When we received the notice to buy new tabs for my ten-year-old VW Jetta in March, we knew it was time to unload her since she’d been sitting in the garage for three months after an incident with the check engine light, the brake light, and a whole lot of jerking. Granted, she had a host of issues, the most noticeable being the front end damage from a fender bender. She also needed a lot of new parts based on her 110,000 miles. I’d been quoted a very large amount for all the work needed so I wasn’t too optimistic that I’d get very much for her, but I wanted to look into our options.
A lot of twenty-somethings may be lucky enough to have a car from their parents (thanks mom and dad), but you need a clean title in your name to sell a vehicle so first I dug that out and made a few copies of it on the off chance I sold it right away. My first idea was to take it to a large, local dealership that advertised this:
Yes, please. The only snag was that she wouldn’t start after being in the garage over a long, cold Minnesota winter. So we threw it in neutral and tried to push it out of our garage. No luck. We tried to see if our jumper cables would reach from the driveway into the garage. About three feet too short. We contemplated driving our other car into the yard and putting the cables through a garage window to the horror of our neighbors I’m sure. Lucky for them, the window doesn’t actually open. Finally, Dain was able to use a “cantilever” as he called it or a “piece of wood” as I call it to push under one of the front tires. It thankfully propelled the car backward enough for us to be able to push it out onto the driveway. Then we jumped it, let it run for awhile to charge the battery, and crossed our fingers that it would run like a champ if the dealership wanted to drive it.
We were able to make it to the dealership (although I followed Dain in our other car just in case we needed another jump or a tow). It took all of about ten minutes to get a written cash offer to buy the car. We try to sleep on most major decisions so we headed home to discuss our options. It was a pretty low offer (based on our Kelley Blue Book research) so we thought we’d try our luck selling it ourselves. We gave ourselves seven days and agreed that if we didn’t sell it in that time, we’d take the dealer’s offer since it was good for seven days.
We had originally planned on using Car Soup, but the website was not working the night we tried it so we thought we’d try our luck with Craigslist. We took a few pictures, especially of the front-end damage, and wrote a very honest description of the car’s condition but also stressed that it is being sold “as is” with no warranties. We listed it for twice what the dealer offered but still about $2,000 less than similar cars without any immediate repair work needed. We were shocked by the amount of responses. We heard from at least 10 people who were interested in looking at it the very next day.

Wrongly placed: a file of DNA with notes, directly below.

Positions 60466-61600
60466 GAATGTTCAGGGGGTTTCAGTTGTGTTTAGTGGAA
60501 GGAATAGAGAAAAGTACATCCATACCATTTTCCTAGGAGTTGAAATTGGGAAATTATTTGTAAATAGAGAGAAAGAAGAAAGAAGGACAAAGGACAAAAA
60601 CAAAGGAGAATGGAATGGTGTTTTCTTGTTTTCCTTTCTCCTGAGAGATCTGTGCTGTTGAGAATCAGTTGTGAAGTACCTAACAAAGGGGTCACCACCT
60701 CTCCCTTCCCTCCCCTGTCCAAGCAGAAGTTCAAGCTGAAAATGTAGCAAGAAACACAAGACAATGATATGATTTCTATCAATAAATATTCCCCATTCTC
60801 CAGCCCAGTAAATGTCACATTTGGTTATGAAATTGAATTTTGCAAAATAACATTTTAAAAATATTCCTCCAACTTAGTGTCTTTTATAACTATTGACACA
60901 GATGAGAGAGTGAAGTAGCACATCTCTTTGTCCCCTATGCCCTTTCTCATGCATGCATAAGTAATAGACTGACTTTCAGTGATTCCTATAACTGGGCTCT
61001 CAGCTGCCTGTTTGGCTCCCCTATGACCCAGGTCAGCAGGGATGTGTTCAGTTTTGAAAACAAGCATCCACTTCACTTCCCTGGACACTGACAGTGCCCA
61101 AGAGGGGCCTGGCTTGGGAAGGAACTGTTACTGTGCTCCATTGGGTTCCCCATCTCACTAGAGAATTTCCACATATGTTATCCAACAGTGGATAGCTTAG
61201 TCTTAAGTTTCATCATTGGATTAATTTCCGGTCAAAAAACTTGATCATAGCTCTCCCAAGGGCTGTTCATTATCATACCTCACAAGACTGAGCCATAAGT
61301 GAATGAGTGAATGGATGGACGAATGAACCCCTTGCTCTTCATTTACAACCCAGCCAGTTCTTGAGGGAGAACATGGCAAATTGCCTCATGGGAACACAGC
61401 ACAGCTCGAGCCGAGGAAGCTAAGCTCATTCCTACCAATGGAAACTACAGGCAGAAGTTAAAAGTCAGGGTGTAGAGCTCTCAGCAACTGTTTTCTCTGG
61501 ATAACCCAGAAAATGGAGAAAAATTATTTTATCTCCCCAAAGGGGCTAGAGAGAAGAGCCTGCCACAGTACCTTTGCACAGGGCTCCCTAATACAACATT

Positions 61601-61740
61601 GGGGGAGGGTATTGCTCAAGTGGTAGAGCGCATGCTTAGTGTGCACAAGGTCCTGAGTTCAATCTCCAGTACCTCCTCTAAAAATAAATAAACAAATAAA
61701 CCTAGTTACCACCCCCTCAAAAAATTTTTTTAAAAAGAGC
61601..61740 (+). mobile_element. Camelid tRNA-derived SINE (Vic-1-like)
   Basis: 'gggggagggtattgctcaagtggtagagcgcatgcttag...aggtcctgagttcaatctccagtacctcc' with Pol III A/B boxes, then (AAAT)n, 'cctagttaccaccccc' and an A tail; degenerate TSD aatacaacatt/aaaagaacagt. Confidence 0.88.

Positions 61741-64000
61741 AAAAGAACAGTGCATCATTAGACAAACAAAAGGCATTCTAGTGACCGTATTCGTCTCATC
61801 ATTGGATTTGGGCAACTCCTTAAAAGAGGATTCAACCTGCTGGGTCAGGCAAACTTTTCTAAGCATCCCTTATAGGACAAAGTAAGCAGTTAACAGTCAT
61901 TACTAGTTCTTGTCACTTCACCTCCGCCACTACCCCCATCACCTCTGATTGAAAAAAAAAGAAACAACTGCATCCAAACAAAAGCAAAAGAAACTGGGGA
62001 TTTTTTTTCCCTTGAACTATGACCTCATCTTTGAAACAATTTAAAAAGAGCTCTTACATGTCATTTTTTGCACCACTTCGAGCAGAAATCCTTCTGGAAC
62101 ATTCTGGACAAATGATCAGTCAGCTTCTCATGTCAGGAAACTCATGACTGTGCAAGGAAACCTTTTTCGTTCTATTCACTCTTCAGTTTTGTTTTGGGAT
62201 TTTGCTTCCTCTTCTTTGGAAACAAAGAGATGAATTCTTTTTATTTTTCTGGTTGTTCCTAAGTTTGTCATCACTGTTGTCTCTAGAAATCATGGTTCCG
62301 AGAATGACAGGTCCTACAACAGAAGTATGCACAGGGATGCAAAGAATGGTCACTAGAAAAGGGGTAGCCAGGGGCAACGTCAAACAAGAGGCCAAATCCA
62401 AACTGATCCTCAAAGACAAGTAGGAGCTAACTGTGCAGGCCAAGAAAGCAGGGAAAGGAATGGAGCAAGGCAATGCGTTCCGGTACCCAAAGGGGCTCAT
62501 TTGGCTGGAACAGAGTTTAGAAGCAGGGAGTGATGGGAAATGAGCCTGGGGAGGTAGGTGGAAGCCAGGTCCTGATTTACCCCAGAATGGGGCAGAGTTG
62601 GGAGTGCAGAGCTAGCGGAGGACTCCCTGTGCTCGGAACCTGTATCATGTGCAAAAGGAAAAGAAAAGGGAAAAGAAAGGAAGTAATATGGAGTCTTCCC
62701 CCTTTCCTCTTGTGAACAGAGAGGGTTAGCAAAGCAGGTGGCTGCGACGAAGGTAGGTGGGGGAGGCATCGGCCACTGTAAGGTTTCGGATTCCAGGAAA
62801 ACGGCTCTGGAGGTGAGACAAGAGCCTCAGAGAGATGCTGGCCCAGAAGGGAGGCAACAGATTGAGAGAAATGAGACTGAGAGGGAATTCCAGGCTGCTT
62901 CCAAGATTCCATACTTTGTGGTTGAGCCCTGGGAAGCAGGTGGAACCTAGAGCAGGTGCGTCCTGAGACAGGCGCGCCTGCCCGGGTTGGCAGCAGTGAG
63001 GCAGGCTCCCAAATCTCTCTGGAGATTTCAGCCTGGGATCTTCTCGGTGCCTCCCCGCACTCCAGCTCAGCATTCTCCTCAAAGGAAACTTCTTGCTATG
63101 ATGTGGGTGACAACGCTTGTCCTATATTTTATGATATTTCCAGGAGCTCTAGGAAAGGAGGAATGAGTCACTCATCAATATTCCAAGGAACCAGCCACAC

We ended up meeting a handful of people at both noon and at five the next day. Because I am a worrier about all things practical and many things completely irrational, we met prospective buyers at the AAA parking lot near our house, just in case there were any shady characters in the bunch. And we both went. To our surprise, in less than 24 hours we had sold the bruiser for pretty darn close to double what the dealership had offered us.
Ironically, we sold it to a man who worked at a dealership and was going to fix it up for his sister. I threw together a short contract on the fly to rein in the lawyer voice in my head and because I think it is always a good idea when selling a major item to put it in writing so that you have proof of the sale if something were to go wrong (like the cash is counterfeit, just to name one of my impractical fears).
I walked away with a wad of benjamins and a signed contract, and I watched ten years of love/hate come to an end. But it was still a little hard to see her drive away. I actually found myself saying, “I didn’t even get a chance to say goodbye,” and Dain giving me the “you are crazy” look. Such is life. As much as you try to convince yourself that you don’t love your “things,” sometimes you do. Especially when they’ve taken you to and from ten years of adventures and given you a few along the way.
(Read more about our decision to sell here)